Here's why:

-It helps you to get a general idea of the cost of each purchase.

-It helps you to bring a big enough vehicle to get your stock home without breaking something.

-If you are making a product that has to be shipped

you can find out ahead of time how much the shipping cost will add to the project.

-If you are making a product that has to be lugged up a flight of stairs for installation,

you need to know how many people it will take to get it there without buggering up somebody's back or the walls of the

structure.

-If the product is VERY heavy, you will have to know how big a crane or other lifting device will be needed.

-If you have even a general idea of the weight of your order, you can avoid getting ripped off by a devious or simply sloppy

supplier.

-There are tables that you can use, and we should all have them. They usually come in booklet form. They usually list
the wieght per foot for most common stock sizes.

Most steel suppliers give them away. Just ask. One Example of A Website with charts

Okay, I am getting a little wacky, here, but hear me out on this one!:

1. Use what I call "The Cannibalism of numbers" to remember how much steel weighs. Fact: Most steel weighs about 489 pounds per cubic foot.

That's nice, but how often do you buy steel by the cubic foot?

Well, not very often, if you are anything like me. BUT!!! I do buy bars that may be 1 inch square. Or 1/2 inch square.

(Unfortunately, you metric blokes are going to have to convert as needed)

Annyway, the "Cannibalism of numbers" is when "two ate three" (283)--ha-ha-

One cubic inch of steel weighs 0.283 pounds. So, a 1" square piece of steel 1 foot long weighs (1 X 1 X 12 X .283) or about 3.4 pounds.

That's it! You use simple arithmetic to arrive at the volume of the stock you are buying and multiply that number by 0.283 to get its

weight in pounds.

"Okay", you say; that still takes a lot of brain power to do.

Maybe so. But, if you don't require high accuracy, simply round 0.283 down to 0.25 or 1/4 of a pound. Now, you can simply divide the volume of the stock

(in cubic inches) by 4 and you have the approximate weight in pounds! What could be simpler?

Well, maybe this could be a simpler method for you. Depends upon that way your personal brain works:

2. Fact: A 12" X 12" X 1/4" thick piece of steel weighs almost exactly 10 pounds.

Just translate whatever pieces you need into handy multiples of this to estimate approximate weight.

Here's a simple example: You want to buy a bar that is 1/4" thick, 1" wide and 12 feet long. How much does it weigh?

Answer: Simply imagine the piece as it relates to the above "fact": Instead of being 12" square, your bar is made by

slicing that 12" wide bar into 12 pieces that are one inch wide. Now it is 12 feet long!

How much does it weigh? Ans: 10 pounds.

There's a simple Weight-to-Thickness relationship for sheet metal:

Here are my general rules:

All I have to remember is that: *16 gauge steel is about 1/16" thick.*

The sheet metal gauging system seems to start at about 1/4" thick which would be 1 Gauge and goes "down"
(thinner) to 29 guage, which is a little thinner than about 1/64" thick.

I just read recently that this gauging system was originally based on the weight of a square foot of the material.

Well, think of it this way:

As I said earlier,

"one square foot of 1/4" steel weighs about 10 pounds."

So:

one square foot:
1 Gauge (if you can find it in the charts) = 1/4" = 10 pounds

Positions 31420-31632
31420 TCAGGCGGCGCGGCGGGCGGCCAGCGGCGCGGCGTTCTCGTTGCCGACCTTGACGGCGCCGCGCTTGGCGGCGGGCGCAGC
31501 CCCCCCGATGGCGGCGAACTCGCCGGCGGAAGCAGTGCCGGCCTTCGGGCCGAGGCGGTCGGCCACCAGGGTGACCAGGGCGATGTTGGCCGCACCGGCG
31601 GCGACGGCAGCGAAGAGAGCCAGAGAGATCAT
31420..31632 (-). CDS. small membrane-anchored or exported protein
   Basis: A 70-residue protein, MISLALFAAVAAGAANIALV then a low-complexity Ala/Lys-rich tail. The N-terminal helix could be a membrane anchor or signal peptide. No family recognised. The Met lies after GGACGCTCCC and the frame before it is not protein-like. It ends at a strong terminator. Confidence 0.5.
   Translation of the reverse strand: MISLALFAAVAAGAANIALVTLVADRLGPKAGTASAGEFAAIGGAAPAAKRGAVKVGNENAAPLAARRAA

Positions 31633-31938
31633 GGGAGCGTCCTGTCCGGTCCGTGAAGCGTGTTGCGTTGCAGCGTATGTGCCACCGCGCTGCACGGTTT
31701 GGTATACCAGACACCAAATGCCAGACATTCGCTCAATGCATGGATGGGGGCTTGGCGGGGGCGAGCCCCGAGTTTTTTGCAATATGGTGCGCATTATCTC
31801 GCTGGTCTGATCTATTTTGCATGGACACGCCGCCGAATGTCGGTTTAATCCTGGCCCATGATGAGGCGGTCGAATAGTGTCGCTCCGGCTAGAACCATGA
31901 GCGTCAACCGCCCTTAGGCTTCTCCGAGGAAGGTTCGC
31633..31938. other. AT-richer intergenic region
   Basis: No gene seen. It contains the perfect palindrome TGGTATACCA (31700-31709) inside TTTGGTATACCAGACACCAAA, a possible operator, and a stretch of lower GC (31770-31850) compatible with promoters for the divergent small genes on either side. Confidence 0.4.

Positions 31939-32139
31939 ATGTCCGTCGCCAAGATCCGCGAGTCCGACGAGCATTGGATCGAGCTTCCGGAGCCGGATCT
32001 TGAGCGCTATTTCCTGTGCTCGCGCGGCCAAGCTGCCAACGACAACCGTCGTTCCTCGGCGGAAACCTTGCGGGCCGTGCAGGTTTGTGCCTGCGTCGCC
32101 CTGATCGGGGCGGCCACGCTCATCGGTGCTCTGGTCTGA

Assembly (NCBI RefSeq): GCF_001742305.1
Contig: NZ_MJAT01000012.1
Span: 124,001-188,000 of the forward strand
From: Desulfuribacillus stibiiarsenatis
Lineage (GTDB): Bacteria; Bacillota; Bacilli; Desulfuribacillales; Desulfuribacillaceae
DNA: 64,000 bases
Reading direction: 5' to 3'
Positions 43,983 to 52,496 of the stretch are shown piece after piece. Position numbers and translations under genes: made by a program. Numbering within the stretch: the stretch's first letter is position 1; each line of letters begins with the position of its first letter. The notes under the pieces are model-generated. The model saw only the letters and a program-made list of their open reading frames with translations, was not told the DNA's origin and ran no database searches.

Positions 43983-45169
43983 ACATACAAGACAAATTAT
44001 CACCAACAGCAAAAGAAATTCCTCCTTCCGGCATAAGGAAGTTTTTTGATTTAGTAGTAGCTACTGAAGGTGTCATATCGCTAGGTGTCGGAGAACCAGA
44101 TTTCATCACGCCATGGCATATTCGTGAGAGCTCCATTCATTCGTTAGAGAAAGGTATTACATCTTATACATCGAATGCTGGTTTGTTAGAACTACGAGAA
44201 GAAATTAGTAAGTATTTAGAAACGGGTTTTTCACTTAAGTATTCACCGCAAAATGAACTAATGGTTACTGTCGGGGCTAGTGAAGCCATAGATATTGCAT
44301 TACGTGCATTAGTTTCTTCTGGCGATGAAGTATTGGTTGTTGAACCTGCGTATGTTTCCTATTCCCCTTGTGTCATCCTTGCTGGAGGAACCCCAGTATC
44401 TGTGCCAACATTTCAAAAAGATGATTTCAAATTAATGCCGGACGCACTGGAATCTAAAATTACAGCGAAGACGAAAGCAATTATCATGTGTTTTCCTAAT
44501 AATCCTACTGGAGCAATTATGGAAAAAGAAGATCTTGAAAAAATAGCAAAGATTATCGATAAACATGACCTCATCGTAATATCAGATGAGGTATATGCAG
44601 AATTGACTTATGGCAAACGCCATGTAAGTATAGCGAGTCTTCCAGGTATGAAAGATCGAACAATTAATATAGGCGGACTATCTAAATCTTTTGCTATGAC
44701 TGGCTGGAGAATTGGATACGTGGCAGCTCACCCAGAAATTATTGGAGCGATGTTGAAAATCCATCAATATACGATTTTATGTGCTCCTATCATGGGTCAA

10 Gauge = 1/8" = 5 pounds

16 Guage = 1/16" = 2 1/2 pounds

20 Gauge = 1/32" = 1 1/4 pounds

27 Guage = 1/64" = 5/8 of a pound

(These values are approximate, but close enough for most needs.)

One other example:

Suppose you want to buy 12 feet of 1/2" square bar.

Imagine that you sliced it down the middle so you had 2 bars that were 1/2" X 1/4" X 12 feet long.

If you laid the pieces side-by-side, you would have a bar that is 1 inch wide by 1/4" thick, by 12 feet long.

Again, the weight would be 10 pounds.

We all know that the area of a circle is equal to pi times the radius of the circle squared.

Multiplying the area of the cross section by the length, gives us the volume, incubic inches. Once we have the volume, we can apply the

"cannibalism of numbers" from the above examples to find the weight of our stock.

BUT!, there's an easier way!.

Fact: The area of the largest circle that can be drawn inside a given square is 78.43 percent of the area of that square.

So, you can simply take the square of the cross section of the round bar you want to buy, take 80% of that, multiply that

number by the length in inches to get the volume. Then take 1/4 of the volume, and you have the weight in pounds!

Example: You want to buy a 1" diameter bar that is 100 inches long.

One X one is one. Eighty percent of one times 100 inches equals 80 (cubic inches). Eighty divided by 4 equals 20 pounds.

That's all there is to it!

Most other shapes can be broken down into units that can be worked with these ideas. For example, an extruded piece of rectangular
tubing 4 X 6 inches, with 1/2" wall: It is simply the area of a 4 X 6 bar minus the area of a 3 X 5 bar.

Remember here, we are estimating, so if the parts are going up in a rocket ship, better to use the tables.

-I use the shipbuilding assumption that steel a foot square and an inch thick weighs 40 pounds. 1/2" steel is 20 pound plate, 1/4" is 10 pound plate, etc.

-Rather than using formulas for pipe and tubing I measure the wall and wrap the tape around the outside.

-For channel I figure 3" as 4 Lbs per foot and 4" as 5 Lbs, which aren't exact but are close enough when I'm out wading through the mud and the calculator and Manual of Steel Construction are back safe in the vehicle. I keep a 50 Lb fishing scale and loop sling in the car for smaller stuff like angle.